Sometimes the little guy can't seem to win
I relocated to the Calico Rock area in late 2005 to assist my aging mother in the management and operation of Merrythought Farm. I began participating as a vendor at the Mountain Home farmers' market in 2006, where I had the pleasure of my first encounter with the Arkansas Department of Health.
One of the products I market is a fresh salsa. One day I was visited by a Health Department employee based in Baxter County. He advised me that in order to offer my salsa to the public it would have to be produced in a "certified" kitchen as it was a "prepared food." I had researched the cost of installing a certified kitchen in my home and found that it could amount to $15,000 - $20,000 -- much too great an expense than could be justified by my sale of 10 pints of salsa per week. I explained my dilemma to the gentleman and asked if he had any suggestions for a "little guy" like me. He recommended that I produce the salsa in my church kitchen and donate a percentage of the sales each week to the church as an ongoing fundraiser. As church kitchens used in fundraising efforts were exempt, this would be one method I could utilize and be in compliance with state regulations. I followed his suggestion and operated this way without incident for the entire 2006 market season.
In the spring of 2007, I started and became the market manager of the Calico Rock Downtown Market. Soon after the start-up of the market I was contacted by an Izard County Health Department staffer who advised me of the same certified kitchen requirement with which I had dealt the year prior in Baxter County. Somewhat exasperated as I had already dealt with the issue, I explained the exemption under which I was operating and, regrettably, was probably a bit short with the gentleman. Well, I apparently "ruffled his feathers" because within 30 minutes he called back to advise that the exemption did not apply in my situation and I would need to begin producing my salsa in a certified kitchen or cease sales. My response was that I would produce my salsa in the certified kitchen of Don Quixote's Restaurant, located on historic Main Street in Calico Rock, and thereby bring myself into compliance. Issue resolved -- or so one would think.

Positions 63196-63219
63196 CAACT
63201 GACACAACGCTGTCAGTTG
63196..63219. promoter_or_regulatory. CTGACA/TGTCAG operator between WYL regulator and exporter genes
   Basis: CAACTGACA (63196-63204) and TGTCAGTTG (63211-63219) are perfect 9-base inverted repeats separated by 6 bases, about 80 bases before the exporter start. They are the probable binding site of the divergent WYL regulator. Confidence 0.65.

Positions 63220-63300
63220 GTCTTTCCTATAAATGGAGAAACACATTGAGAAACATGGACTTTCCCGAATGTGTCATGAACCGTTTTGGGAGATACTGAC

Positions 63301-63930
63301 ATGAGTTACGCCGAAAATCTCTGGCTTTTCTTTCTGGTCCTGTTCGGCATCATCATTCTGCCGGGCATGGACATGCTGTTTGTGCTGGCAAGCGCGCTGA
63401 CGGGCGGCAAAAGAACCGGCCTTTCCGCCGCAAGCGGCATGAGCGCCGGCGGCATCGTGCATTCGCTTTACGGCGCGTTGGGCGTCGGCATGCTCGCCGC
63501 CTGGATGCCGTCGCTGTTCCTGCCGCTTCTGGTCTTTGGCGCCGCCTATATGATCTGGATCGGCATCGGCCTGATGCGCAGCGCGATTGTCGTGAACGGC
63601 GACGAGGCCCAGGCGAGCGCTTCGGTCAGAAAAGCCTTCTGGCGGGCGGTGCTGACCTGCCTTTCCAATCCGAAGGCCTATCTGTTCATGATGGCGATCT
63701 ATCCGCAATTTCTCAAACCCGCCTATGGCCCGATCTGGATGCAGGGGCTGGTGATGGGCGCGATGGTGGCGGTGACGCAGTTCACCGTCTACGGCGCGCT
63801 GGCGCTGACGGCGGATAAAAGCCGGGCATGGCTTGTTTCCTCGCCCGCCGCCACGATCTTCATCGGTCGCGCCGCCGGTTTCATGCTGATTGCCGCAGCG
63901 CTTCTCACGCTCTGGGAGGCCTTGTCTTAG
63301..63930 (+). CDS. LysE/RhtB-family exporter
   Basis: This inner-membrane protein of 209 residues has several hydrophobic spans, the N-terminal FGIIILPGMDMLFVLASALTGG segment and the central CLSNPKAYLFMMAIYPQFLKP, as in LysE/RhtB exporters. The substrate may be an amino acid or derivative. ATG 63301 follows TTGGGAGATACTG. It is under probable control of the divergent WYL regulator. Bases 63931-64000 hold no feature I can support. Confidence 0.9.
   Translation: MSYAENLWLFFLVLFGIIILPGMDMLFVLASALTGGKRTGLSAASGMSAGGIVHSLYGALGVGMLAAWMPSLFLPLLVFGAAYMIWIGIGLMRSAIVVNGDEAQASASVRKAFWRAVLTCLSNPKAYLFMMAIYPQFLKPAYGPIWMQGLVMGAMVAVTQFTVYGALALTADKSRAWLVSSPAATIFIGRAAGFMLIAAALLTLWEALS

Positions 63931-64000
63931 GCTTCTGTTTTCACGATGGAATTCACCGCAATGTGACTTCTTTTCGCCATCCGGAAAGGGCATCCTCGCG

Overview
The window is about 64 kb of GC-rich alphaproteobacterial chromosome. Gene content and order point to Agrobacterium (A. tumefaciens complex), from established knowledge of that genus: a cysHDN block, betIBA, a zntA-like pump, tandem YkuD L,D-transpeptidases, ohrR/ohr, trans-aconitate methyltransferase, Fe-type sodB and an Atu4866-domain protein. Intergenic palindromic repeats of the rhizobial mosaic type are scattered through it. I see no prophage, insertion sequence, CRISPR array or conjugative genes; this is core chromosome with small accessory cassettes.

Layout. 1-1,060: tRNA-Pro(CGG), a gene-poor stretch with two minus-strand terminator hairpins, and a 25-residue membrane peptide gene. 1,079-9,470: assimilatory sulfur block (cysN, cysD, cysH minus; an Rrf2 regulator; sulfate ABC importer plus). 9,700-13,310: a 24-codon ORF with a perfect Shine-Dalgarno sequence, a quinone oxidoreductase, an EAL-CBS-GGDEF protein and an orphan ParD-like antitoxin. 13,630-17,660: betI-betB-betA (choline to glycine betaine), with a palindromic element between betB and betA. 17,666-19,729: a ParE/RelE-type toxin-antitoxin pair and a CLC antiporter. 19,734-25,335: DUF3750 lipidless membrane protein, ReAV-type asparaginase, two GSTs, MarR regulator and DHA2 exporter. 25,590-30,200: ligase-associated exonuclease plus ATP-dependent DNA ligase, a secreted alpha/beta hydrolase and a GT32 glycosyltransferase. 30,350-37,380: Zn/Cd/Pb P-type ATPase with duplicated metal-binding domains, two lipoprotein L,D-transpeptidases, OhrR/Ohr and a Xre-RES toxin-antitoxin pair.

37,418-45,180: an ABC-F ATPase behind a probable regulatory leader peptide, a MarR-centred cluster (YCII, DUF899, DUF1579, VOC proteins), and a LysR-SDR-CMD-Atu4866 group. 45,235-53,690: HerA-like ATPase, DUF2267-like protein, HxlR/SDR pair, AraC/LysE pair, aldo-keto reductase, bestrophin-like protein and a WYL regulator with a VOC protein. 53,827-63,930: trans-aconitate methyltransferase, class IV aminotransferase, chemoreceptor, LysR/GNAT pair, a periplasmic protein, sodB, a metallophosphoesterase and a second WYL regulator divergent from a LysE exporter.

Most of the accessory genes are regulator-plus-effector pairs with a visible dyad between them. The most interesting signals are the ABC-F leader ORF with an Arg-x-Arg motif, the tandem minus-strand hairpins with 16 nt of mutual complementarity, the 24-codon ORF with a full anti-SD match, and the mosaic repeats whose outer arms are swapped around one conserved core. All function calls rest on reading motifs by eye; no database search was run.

Soon after, I received correspondence from the same Izard County official informing me of an additional Food Code requirement with which I would now have to comply, the battle lines were drawn. Since that first communication, I have received no fewer than four additional pieces of formal correspondence from a variety of Arkansas Health Department staffers, from as far away as Ash Flat and Little Rock, each citing some new and/or different regulation with which I must comply, or cease operations. Of course, throughout this whole process these state employees were consuming increasing amounts of taxpayer financed time and resources. A wise use of public funds to be sure, as I was most definitely a high level threat to the public health -- me and my 10 pints of salsa.
After dealing with this increasingly ludicrous situation for nearly two years, I felt that it was time I went public so others could see how their tax dollars are being spent and where their Health Department officials have elected to direct their efforts. In any job we all have limited time and therefore have to make decisions about allocating that time in the most effective manner, hopefully in a way that will do the most good toward achieving the objectives of the job. I would think that our Health Department officials' time (and our money) could be more effectively spent inspecting restaurants that serve hundreds of meals a day, or at food storage facilities where food brought in from who-knows-where sits prior to being distributed to the mega-chain grocery stores, rather than focusing on one little farmers' market vendor who is trying to offer fresh, locally produced product to his neighbors. We might not have the current salmonella outbreak if our public health officials were making better choices as to where they expended their time and on what they focused their attention.
Rich Fischer, Operations Mgr
Merrythought Farm, Calico Rock, AR